Game Variations for small groups


Sniper rules offers a chance for players to improve both teamwork and individual skills, while enjoying a unique playing experience. It’s basically an all vs. one game, but can that too can be modified. The idea is for a sniper to bury himself in the woods, and the rest of the group to hunt.

The sniper is allowed time to set-up and hide before the hunters are let loose on the field. The win conditions are set before the game starts and depend on what kind of challenge both the sniper and hunters want to take. For example, the conditions might be that the sniper wins if he eliminates only one of the hunters. This offers more of a challenge to the hunters who must operate in a fashion designed to protect everyone. The conditions could also be that the sniper has to eliminate a specified amount of the hunters to secure a win. This obviously puts more of the challenge on the sniper.

A variation is to limit the ammo capacity and rate of fire of the sniper (such as using a pump gun). In return, the sniper gets to shoot at a higher velocity than everyone else. For example, while the sniper is allowed to chrono at 300 f.p.s.,  other players must chrono to a maximum of 260 f.p.s.  This gives the sniper some advantage in range.


In Tag, the group of players are divided into two equal teams, and switch teams when they get eliminated. The game is over when everyone is finally on the same team. When a player gets eliminated, he becomes neutral and must first tag up with the player who shot him before he becomes a part of that player’s team. It is the eliminated player’s responsibility to go to the player who shot him. The neutrality rule keeps the eliminated player from immediately getting shot again by his former team mates, and the tag rule keeps the eliminated player from immediately switching sides and simply shooting people around him.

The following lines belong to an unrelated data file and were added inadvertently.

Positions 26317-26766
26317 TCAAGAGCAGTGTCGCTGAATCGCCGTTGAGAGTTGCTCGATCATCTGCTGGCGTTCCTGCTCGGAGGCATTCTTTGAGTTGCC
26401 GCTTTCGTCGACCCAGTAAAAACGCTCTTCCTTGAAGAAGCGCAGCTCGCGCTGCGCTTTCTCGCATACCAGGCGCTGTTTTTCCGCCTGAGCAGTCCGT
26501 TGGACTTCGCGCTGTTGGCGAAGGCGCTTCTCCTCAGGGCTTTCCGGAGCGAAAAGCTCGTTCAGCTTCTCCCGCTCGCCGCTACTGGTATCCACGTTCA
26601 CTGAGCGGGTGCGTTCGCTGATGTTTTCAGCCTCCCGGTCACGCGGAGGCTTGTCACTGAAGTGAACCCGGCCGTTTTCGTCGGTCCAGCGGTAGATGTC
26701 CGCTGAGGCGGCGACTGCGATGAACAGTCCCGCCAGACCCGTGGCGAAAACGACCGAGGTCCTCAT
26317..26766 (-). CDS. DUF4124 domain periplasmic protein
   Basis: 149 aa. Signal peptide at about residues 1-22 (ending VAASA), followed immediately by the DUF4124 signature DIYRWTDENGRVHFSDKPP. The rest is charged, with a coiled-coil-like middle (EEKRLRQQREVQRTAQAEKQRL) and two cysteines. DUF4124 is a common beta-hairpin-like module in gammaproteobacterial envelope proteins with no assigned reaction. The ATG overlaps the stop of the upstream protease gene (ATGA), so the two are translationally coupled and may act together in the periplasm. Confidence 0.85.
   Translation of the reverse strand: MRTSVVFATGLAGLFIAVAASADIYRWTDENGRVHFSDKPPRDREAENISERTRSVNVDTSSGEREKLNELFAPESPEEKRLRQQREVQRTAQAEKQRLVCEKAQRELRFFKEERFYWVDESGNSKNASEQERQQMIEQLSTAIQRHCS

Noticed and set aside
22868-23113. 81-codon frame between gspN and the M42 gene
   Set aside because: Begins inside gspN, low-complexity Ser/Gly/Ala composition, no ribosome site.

Tag can end very quickly or can go on indefinitely depending on how events transpire. A 3 on 3 situation can quickly deteriorate to 5 on 1, then within minutes go right back to 3 on 3 with a completely different combination of players from the original teams. The situation can continually change with no apparent end in sight, which means it may require a lot of paint and air, unless a time deadline is set. In Tag there is no clear cut winner – the game isn’t about winning. It’s about playing time. No one sits out on the sidelines while others continue to play, and players get a chance to try out a variety of team combinations.


This game is a fairly common theme in paintball, but there are several variations that can be applied to keep it interesting. The way we play this game is to put a smaller amount of players on the top of a hill with better cover such as a fort, while the larger group tries to advance up the hill and take the position. The defenders up hill also have the advantage of altitude which means less lobbing for longer shots. Since they are stationary, they can also keep more supplies in the fort. The goals for each team can be set in one of several ways, such as elimination of the opposition, or reaching a certain point on the field of play. Restrictions can also be set on where the teams are allowed to go, such as prohibiting the defending team from traveling outside the immediate area of their fort.

Our field is set up where despite having smaller numbers, the defenders definitely have the advantage and sometimes enjoy a situation in which they are shooting fish in a barrel. The attackers have a challenge to face and absolutely have to use team work to achieve their objective. It’s not easy, but that’s part of what makes attacking a favorite among some of us.